Paul Jr. with his second wife, Talitha Pol, immediately after their wedding at the City Hall in Rome, December 1966

His second marriage was to the Dutch actress, model and style icon Talitha Pol, stepdaughter of painter Augustus John's daughter Poppet, on 10 December 1966. The two posed for an iconic photograph on a rooftop in Marrakesh, Morocco, in January 1969. The photo, taken by Patrick Lichfield, shows Talitha Getty crouched down leaning on a wall and her husband in the background in a hooded djellaba and sunglasses. The photo appeared in American Vogue and again in the September 1999 issue of American Vogue and is part of the collection of the National Portrait Gallery in London. Two and a half years after the photo was taken, Talitha died of a heroin overdose on 11 July 1971. She was survived by her son with Getty, Tara Gabriel Gramophone Galaxy Getty (born June 1968), an ecological conservationist in Africa.[10] Tara attended Milton Abbey School in the village of Milton Abbas, near the market town of Blandford Forum in Dorset in South West England. In 1994, he married for the third time to Victoria Holdsworth.

Personal problems[edit]

After he married Talitha in 1966, the couple became immersed in the counterculture of the 1960s, living between Rome, Italy, and Marrakesh, Morocco. During a trip to Thailand, the couple developed serious heroin addictions. When Getty Sr., who abhorred taking drugs of any kind, heard of his son's addiction, he insisted on his becoming sober. Paul Jr. refused and tendered his resignation from Getty Oil Italiana. The couple lived off his income from the family trust, which amounted to $100,000 a year. In 1969, he and Talitha separated as she decided to focus on becoming sober. He purchased No. 16 Cheyne Walk in Chelsea, London, where the Victorian artist Dante Gabriel Rossetti had lived in the 1860s, for Talitha and their son, Tara, to live in, while he remained in Rome.[11]

Death of Talitha[edit]

After living apart for several years, Talitha, who was sober at the time, asked Paul Jr. for a divorce in early 1971. Still in love with his wife, he insisted that she come to Rome and try for a reconciliation. When her lawyer advised her that divorce proceedings would be easier if she could show that she had attempted reconciliation with Paul, she left for Rome on 9 July.[12] On the morning of 11 July 1971, she was found dead in the Getty apartment in Piazza d'Aracoeli. The autopsy ruled that she had alcohol and barbiturates in her system, but rumours flared up that she had suffered a heroin relapse while spending time with Getty, who was still embroiled in his addiction.[13]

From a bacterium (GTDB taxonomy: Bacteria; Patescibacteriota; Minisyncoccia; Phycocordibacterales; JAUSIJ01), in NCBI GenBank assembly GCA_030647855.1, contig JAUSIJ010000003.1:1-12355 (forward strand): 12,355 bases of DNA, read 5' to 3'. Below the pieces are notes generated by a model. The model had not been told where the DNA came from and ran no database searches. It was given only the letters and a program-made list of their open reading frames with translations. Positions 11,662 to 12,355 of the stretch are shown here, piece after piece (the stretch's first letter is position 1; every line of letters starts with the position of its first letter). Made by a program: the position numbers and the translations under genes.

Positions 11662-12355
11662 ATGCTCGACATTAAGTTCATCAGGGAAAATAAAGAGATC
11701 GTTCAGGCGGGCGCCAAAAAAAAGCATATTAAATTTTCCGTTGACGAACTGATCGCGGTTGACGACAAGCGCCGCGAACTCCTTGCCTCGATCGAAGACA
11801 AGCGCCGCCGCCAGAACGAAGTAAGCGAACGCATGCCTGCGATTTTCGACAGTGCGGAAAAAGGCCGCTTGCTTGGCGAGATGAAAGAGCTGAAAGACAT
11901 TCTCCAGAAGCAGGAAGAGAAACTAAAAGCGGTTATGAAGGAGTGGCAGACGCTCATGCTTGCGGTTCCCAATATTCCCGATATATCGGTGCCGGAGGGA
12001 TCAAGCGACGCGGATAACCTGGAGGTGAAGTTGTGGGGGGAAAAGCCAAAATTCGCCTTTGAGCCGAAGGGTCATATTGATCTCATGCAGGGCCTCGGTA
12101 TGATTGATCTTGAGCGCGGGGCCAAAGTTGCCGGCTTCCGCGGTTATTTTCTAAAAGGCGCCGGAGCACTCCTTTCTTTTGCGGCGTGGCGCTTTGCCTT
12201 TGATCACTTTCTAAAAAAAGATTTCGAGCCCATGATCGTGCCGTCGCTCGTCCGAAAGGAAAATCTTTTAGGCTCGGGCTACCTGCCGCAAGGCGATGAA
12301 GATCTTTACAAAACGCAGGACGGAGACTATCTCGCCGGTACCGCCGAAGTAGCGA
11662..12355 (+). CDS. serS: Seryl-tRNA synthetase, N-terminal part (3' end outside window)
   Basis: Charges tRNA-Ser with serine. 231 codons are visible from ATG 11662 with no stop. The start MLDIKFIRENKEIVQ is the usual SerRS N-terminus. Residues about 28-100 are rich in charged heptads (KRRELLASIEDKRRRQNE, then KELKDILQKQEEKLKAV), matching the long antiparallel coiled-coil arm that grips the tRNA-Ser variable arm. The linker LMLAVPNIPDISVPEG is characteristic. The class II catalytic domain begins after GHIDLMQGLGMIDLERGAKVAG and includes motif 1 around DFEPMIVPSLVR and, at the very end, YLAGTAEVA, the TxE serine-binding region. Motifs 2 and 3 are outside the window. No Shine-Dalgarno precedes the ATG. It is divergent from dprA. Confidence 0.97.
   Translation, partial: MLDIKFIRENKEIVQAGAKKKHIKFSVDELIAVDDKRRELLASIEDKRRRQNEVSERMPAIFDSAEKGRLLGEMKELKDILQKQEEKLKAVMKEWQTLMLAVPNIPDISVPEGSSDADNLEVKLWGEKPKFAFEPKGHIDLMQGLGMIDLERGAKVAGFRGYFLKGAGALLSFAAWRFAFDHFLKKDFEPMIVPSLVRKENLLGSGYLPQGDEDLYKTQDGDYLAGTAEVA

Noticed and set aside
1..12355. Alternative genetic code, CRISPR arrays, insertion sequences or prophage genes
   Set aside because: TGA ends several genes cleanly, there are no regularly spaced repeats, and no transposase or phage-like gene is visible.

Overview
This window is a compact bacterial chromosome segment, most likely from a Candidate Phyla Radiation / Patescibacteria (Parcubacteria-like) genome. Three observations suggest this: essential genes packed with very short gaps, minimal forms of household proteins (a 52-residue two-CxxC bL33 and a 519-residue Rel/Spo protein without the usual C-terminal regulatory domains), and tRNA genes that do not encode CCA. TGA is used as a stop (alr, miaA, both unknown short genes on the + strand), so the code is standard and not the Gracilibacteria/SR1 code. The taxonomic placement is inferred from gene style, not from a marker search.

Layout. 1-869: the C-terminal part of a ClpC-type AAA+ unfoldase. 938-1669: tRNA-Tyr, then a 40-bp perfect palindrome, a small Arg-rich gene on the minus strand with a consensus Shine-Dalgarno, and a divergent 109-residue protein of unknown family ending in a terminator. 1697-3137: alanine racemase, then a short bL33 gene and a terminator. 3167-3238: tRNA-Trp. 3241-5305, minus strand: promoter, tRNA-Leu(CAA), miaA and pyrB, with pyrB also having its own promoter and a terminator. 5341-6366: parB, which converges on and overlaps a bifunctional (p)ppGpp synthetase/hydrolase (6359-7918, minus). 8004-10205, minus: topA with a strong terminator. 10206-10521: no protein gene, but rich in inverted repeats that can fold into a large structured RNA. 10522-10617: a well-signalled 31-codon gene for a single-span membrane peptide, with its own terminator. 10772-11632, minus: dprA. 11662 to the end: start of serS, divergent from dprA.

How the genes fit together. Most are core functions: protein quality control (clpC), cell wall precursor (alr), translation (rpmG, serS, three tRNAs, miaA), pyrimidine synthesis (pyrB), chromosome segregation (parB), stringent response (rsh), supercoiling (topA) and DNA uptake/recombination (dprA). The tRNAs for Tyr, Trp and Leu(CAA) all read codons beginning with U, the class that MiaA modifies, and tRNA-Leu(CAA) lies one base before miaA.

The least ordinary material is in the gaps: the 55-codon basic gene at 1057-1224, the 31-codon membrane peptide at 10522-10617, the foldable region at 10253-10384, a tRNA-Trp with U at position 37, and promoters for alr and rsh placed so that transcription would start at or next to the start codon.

In December 1971, Italian authorities announced that an inquest would be held into Talitha's death the following March. They requested Getty meet with investigators to describe the circumstances surrounding her death. Afraid his own drug addiction would result in his being indicted and potentially imprisoned, Getty left for England.[13] He ignored a subsequent request by an Italian judge to return to Italy for the inquest. Neither an arrest warrant nor an extradition request was ever issued since Getty was not a suspect in Talitha's death, but he never returned to Italy for fear of being detained.[13]

Son's kidnapping[edit]

After his second wife's death, Getty became reclusive for a time and his heroin addiction worsened, fueled by guilt over his wife's death.

In Rome on 10 July 1973, 'Ndrangheta kidnappers abducted Getty's 16-year-old son, John Paul Getty III, and demanded a $17 million (equivalent to $117 million in 2023[14]) payment for his safe return. However, the family suspected a ploy by the rebellious teenager to extract money from his miserly grandfather.[15] Getty Jr. asked his father J. Paul Getty for the money, but was refused, arguing that his 13 other grandchildren could also become kidnap targets if he paid.[16]